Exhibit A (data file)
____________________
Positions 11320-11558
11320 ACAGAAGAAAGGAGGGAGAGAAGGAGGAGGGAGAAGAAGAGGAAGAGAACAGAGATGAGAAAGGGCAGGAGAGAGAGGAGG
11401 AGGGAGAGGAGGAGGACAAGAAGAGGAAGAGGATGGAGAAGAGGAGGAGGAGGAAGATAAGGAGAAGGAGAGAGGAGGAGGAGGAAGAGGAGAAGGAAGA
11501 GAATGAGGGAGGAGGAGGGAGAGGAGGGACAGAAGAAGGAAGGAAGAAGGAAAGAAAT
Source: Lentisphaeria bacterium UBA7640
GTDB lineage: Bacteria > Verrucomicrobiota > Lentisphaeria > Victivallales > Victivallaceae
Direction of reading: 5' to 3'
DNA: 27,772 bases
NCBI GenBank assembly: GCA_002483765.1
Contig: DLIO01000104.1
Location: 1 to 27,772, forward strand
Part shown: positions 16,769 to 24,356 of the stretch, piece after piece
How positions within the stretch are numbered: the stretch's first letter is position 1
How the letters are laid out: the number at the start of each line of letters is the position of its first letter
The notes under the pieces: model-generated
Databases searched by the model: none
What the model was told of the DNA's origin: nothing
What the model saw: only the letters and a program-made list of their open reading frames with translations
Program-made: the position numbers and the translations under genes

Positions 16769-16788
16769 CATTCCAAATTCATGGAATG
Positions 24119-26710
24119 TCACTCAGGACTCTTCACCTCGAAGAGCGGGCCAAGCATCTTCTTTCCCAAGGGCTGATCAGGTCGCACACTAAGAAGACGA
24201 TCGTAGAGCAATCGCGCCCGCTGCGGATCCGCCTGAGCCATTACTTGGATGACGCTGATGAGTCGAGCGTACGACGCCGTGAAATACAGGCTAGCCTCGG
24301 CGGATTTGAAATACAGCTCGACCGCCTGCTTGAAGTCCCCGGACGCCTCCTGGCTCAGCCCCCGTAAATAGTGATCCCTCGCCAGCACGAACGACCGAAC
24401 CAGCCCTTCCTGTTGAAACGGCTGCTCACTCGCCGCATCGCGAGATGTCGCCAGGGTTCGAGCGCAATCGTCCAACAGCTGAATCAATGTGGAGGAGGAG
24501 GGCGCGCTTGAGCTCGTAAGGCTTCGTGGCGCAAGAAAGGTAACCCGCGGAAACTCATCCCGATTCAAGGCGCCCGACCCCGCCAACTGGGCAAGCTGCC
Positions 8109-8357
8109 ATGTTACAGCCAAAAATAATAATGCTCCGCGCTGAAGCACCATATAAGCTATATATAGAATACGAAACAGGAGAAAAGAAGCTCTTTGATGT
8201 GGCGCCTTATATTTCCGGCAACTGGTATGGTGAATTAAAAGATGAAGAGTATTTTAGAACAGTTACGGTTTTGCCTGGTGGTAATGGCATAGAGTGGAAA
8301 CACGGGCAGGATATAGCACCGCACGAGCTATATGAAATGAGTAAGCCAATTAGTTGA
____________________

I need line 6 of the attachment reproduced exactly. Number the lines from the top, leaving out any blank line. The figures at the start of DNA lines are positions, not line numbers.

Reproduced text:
GTDB lineage: Bacteria > Verrucomicrobiota > Lentisphaeria > Victivallales > Victivallaceae